Blockchain-backed app provides information about food impacts and combined customer choice
Aalto researchers have developed and tested a pilot app to help consumers evaluate their food choices. The study is part of the EU-ATARCA project which aims to create and promote ‘anti-rival tokens’, a blockchain-based technology that encourages the sharing of digital goods.
Though consumers are increasingly concerned about the environmental and health impacts of their food choices, many people are unsure what changes they should make. People often feel that they don’t have enough information to guide their decisions, and it’s also hard to see the impact of individual consumption habits. The Food Futures research project, led by Visiting Researcher S. M. Amadae of the Department of Communications and Networking, addresses these challenges by providing clear information on costs and benefits and aggregating individual choices so their combined effect becomes apparent.
Design researchers from Aalto’s Creative Sustainability Programme developed a Food Wellbeing Index to capture the social, environmental, health, and economic consequences of food choices. The index integrates several variables to give a holistic overview that reflects the sustainability impact of dietary choices. In the long run, the integrity and transparency of this information can be supported through the use of blockchain throughout the supply chain.
Building this information into an app gives consumers clear and easily actionable information, as was seen in a pilot study at the University of Helsinki’s Unicafe restaurants. ‘For vegan-curious participants, the index influenced rethinking their meal choice after viewing the impact on various variables, making them feel empowered to make a positive change,’ says Shreya Sood, who developed the index together with Ruta Jumite. ‘Vegan participants, on the other hand, got a sense of being appreciated for their default choices.’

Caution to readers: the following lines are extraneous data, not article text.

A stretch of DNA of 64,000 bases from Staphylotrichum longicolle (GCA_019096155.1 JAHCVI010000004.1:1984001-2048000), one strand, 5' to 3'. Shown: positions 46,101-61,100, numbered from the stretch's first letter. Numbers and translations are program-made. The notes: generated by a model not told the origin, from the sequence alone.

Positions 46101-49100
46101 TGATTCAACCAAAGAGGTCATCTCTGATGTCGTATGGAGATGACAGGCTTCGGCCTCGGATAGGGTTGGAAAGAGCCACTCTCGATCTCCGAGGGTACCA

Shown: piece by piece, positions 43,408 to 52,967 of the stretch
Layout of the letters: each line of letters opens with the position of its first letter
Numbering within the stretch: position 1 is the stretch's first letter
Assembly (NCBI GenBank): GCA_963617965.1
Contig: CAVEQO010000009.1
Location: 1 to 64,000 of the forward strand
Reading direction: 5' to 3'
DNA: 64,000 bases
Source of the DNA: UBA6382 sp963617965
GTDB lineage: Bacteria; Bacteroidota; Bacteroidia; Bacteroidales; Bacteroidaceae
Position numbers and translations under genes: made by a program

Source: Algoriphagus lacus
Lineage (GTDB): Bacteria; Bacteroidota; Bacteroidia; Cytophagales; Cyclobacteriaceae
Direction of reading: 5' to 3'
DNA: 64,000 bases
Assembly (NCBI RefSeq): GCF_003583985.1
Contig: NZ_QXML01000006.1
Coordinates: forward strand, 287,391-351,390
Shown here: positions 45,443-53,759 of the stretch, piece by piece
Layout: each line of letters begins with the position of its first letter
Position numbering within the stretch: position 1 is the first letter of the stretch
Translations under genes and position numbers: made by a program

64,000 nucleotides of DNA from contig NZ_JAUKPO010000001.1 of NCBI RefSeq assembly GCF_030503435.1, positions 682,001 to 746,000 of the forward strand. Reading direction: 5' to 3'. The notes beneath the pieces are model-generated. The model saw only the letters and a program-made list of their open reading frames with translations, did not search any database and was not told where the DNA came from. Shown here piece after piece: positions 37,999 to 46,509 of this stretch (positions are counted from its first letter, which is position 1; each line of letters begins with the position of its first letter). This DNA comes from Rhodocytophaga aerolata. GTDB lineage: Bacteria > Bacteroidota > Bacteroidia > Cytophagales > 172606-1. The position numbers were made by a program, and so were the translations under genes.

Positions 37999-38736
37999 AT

For some users, the app provided new insights into the impact of certain foods. ‘For example, many participants said the app was an eye-opener about the high emissions associated with cheese,’ says Sood, noting that the app helped people begin to question their assumptions about certain protein sources.
In addition to giving users information to guide their individual decision, the app also uses anti-rival blockchain tokens and a distributed ledger to measure and aggregate choices, showing users how individual actions add up to a collective effect. Because the aggregated data reflect the food choices and aspirations of the community, they can be used to identify gaps and shortcomings that need to be addressed by policy-making in order to meet sustainability goals.
Blockchain tools are also used to reward individual choices. In the long run, the researchers say these tools could provide policy-makers with a means to recognise individuals’ constructive sustainability impact.
‘Overall, users in the pilot project felt that it could help translate sustainability goals into actions. It motivated them to consistently make sustainable choices and created incentives to eat in a climate-friendly way,’ says Sood. The Food Futures research team is planning to run a second pilot experiment in the autumn.